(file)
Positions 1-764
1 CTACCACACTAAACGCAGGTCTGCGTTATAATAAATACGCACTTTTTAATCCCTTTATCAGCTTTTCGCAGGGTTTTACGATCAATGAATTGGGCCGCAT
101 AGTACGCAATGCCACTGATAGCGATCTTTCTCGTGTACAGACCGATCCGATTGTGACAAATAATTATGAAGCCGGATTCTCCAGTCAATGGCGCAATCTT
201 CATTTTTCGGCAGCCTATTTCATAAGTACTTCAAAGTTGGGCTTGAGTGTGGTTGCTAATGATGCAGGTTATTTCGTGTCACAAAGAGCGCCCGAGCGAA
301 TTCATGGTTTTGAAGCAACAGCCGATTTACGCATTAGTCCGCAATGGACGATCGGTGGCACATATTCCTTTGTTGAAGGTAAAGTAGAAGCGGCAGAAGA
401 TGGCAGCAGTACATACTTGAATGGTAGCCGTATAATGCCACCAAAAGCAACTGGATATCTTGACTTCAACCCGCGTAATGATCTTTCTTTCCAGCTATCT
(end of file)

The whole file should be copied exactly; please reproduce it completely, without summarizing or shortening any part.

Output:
Positions 1-764
1 CTACCACACTAAACGCAGGTCTGCGTTATAATAAATACGCACTTTTTAATCCCTTTATCAGCTTTTCGCAGGGTTTTACGATCAATGAATTGGGCCGCAT
101 AGTACGCAATGCCACTGATAGCGATCTTTCTCGTGTACAGACCGATCCGATTGTGACAAATAATTATGAAGCCGGATTCTCCAGTCAATGGCGCAATCTT
201 CATTTTTCGGCAGCCTATTTCATAAGTACTTCAAAGTTGGGCTTGAGTGTGGTTGCTAATGATGCAGGTTATTTCGTGTCACAAAGAGCGCCCGAGCGAA
301 TTCATGGTTTTGAAGCAACAGCCGATTTACGCATTAGTCCGCAATGGACGATCGGTGGCACATATTCCTTTGTTGAAGGTAAAGTAGAAGCGGCAGAAGA
401 TGGCAGCAGTACATACTTGAATGGTAGCCGTATAATGCCACCAAAAGCAACTGGATATCTTGACTTCAACCCGCGTAATGATCTTTCTTTCCAGCTATCT